more clearly see, and more thankfully acknowledge, his
divine interposition."

[Aged 26.] The beautiful and sublime scenery of the wide extended domains of Taymouth, and of the surrounding country, has, for time immemorial, attracted the attention of strangers. Several of the clergy both of England and Scotland were then, as now, frequently to be found among those numerous parties, who, in the summer season, visited this delightful region. Those clergymen whose talents and character were known to, and approved of by Lady Glenorchy, she invited to the castle, and employed in giving family worship, and in preaching on the Lord's Day, after canonical hours, to her household, and to as many of the neighbours as were disposed to attend. She had great pleasure in these occasional exercises of religion ; and to one of these, from which she had derived peculiar satisfaction, Miss Hill refers in the following letter.

September, 1767. " I am very thankful that the Lord has so abundantly blessed Mr M.'s ministry and conversation to you. May the impression dwell long on your heart, but remember, my friend, to look through all means to Jesus, without whose gracious presence every thing will be vain and unprofitable. I often think that your being in your present situation, has proved to you one of the greatest blessings that could have been conferred on you ; since, perhaps, had you swam smoothly down the stream of prosperity, and drank more deeply into the cup of worldly felicity, you had not known Jesus, nor felt the power of his love upon your soul. When we are most easy and happy in things that are seen, the consequence too often is, an hearty acquiescence in present situations, and a total neglect of the things that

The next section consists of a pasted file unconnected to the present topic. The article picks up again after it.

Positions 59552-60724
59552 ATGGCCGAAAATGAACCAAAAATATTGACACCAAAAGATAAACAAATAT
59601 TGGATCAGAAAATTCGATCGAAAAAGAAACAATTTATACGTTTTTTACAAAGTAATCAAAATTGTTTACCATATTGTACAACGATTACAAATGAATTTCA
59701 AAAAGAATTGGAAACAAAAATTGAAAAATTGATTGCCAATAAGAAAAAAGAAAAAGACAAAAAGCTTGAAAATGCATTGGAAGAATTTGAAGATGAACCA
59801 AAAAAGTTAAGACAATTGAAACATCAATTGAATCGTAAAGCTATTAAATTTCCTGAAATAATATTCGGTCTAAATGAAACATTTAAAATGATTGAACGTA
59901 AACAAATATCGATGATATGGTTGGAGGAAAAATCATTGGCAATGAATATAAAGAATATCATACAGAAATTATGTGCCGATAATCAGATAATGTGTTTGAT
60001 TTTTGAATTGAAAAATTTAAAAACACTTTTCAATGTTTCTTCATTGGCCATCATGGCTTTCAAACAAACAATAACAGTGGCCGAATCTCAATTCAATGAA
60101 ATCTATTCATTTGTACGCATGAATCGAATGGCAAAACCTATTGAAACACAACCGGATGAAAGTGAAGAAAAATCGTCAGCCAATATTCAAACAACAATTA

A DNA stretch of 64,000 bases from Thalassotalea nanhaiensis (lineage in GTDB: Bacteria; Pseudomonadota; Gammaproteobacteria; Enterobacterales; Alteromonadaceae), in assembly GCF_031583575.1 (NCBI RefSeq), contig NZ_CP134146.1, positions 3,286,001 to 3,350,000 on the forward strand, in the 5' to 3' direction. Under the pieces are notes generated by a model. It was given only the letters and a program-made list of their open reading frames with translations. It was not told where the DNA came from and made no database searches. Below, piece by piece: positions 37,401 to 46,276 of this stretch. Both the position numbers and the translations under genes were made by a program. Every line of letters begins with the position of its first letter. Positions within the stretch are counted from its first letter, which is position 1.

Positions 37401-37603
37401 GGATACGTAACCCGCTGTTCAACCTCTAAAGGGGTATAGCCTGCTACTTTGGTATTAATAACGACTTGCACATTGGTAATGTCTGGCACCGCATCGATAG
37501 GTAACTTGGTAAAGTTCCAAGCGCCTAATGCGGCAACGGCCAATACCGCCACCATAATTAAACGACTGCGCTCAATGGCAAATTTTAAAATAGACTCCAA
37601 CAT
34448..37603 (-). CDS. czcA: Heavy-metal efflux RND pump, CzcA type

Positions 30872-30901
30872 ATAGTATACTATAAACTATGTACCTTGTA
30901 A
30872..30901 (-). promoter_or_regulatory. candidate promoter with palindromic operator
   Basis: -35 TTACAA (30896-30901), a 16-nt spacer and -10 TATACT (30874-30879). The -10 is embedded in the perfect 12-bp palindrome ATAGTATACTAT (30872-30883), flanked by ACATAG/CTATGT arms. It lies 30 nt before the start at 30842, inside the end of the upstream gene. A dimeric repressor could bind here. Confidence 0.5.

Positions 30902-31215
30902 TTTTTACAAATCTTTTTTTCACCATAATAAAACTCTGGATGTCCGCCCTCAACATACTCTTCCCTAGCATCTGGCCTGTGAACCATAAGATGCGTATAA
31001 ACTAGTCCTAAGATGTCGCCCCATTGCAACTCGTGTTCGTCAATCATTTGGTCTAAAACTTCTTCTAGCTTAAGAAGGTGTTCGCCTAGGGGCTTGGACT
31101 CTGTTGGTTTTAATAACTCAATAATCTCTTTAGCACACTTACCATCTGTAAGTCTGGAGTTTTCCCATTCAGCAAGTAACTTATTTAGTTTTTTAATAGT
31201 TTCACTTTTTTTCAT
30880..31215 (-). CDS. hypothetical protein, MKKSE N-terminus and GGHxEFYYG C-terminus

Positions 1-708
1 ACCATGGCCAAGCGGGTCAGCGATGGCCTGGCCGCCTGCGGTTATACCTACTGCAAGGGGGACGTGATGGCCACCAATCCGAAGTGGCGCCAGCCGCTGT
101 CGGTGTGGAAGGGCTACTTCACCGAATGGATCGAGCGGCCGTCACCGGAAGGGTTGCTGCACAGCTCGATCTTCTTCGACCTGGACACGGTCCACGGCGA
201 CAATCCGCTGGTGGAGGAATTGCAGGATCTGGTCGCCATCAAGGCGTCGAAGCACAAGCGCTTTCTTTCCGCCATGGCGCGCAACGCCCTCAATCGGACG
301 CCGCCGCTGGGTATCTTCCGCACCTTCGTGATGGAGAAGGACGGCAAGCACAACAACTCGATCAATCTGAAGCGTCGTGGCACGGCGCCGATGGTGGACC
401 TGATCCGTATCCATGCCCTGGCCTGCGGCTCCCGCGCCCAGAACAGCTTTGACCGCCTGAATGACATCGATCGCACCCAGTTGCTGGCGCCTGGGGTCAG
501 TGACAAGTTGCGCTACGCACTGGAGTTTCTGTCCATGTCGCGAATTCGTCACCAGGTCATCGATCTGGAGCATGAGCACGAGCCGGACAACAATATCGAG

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are not seen; and the stupifying potion of worldly ease lulls the soul into a profound sleep, and into a fatal forgetfulness of that God and Saviour, whom to know is better than life, and at whose right hand are pleasures for evermore. It is said of Archbishop Usher, who enjoyed much uninterrupted prosperity, that he was on that account under sad apprehensions least God had forsaken him, and given him over to a reprobate mind. He feared, because his heavenly Father spared the rod, that he hated the child.”